LCS: Passing on the ASW Mission

The American people have grown accustomed to the status of its military as the strongest force the world has ever known, and despite recent budget cuts, that the United States Navy (USN) remains the finest Navy ever put to sea. The people also expect that in every battle our forces will not just prevail, but sustain minimal losses. The military exhibits this culture as well, focusing on the protection of it personnel with programs ranging from anti-ballistic missile technology to sexual assault prevention training.

Upgunned
                         LCS: How much is enough?

This shift in public expectations, that ships should prevail in all environments against all enemies, has forced requirements for surface vessels to continually expand.  When it became clear that this cannot be accomplished on a single small vessel, modularity, as expressed by ADM Greenert’s “Payloads over Platforms” article, came to the fore. However, it is time that the USN gives up attempts to build naval vessels that are jacks-of-all-trades and masters-of-none.

This article is not a discussion of this cultural shift, but rather a discussion of how this shift has impacted USN’s ability to build appropriate vessels for the major threats at hand and an attempt to balance this culture with the needs of the American people with respect to the Navy.
Sun Tzu tells us that “those skilled in war bring the enemy to the field of battle and are not brought there by him.” We say that 90% of the world’s trade travels by sea, so a major strategy of the USN ought to be the protection of friendly shipping; and any foe worth their salt will bring the fight to our shipping lanes. The proliferation of diesel and Air-Independent Propulsion (AIP) submarines has placed a dangerous tool in the hand of these potential foes. If we are going to bring the enemy to the field of battle, our ability to destroy enemy submarines must be offensive.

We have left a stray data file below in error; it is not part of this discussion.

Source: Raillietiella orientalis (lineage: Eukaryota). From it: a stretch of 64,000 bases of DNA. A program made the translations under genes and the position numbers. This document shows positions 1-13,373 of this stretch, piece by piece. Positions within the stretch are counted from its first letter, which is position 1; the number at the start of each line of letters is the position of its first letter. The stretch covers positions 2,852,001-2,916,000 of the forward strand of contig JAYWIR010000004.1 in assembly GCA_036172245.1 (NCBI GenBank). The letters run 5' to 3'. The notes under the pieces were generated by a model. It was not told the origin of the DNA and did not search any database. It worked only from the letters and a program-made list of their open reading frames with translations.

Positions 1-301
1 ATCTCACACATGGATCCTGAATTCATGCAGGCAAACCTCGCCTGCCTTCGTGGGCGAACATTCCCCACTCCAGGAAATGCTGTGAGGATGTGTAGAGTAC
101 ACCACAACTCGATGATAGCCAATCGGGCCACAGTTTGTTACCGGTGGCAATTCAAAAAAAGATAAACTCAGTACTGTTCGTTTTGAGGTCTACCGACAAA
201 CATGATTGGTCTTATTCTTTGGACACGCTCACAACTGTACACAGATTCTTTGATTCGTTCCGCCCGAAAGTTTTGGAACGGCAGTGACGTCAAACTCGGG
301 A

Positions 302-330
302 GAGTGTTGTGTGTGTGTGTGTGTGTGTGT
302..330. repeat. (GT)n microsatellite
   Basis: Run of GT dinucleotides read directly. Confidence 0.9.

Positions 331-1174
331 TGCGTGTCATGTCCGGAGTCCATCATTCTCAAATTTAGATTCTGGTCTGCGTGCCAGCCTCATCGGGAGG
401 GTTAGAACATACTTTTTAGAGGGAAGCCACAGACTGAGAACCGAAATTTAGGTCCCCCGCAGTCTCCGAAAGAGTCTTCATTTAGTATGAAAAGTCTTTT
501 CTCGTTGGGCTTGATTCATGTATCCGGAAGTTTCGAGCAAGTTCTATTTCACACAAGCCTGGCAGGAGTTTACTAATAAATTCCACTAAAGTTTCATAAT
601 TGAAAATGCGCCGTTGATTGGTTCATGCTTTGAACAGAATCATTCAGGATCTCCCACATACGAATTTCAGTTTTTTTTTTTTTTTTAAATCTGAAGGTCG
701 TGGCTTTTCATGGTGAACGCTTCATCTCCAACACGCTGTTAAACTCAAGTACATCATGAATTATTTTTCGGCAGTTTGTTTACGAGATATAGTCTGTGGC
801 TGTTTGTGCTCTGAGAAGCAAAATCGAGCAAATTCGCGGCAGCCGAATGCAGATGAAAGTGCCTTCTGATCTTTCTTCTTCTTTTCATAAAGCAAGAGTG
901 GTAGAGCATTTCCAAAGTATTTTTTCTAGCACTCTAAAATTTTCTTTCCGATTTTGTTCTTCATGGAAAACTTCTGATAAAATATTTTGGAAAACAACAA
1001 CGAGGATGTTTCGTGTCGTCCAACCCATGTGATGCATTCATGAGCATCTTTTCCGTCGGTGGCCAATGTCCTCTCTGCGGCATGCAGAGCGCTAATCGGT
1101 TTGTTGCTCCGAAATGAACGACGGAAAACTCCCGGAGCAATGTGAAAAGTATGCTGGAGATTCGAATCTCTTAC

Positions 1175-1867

It is not intelligent to expect that destroyers which are already tasked with air defense, land attack, and surface warfare will also be able to proficiently conduct Anti-Submarine Warfare (ASW). This is not because the venerable Arleigh Burke class or its crews are incapable, but rather because they will be stretched thin by so many requirements. War is simply not the time to figure out how to properly conduct ASW http://www.ibiblio.org/hyperwar/USN/rep/ASW-51/. What is truly needed is a dedicated undersea warfare dominance vessel with a secondary focus on the ability to perform long, forward deployed patrols and protect itself from surface and air attack.

Anyone with an interest in naval affairs will find the blogosphere and professional forums full of anti- Littoral Combat Ship (LCS) rhetoric with discussion ranging from the need to “up-gun” LCS to calls to scrap the program completely. The USN hoped LCS could dominate small-boat swarms, mines, and enemy submarines in the littorals. Despite what many will find on the blogosphere, LCS can and will be used as effectively as it can be by fantastic crews, it can and will be used to a positive effect in future wars. But in this business, “positive effect” is not enough, the American people demand domination and frankly, LCS doesn’t deliver.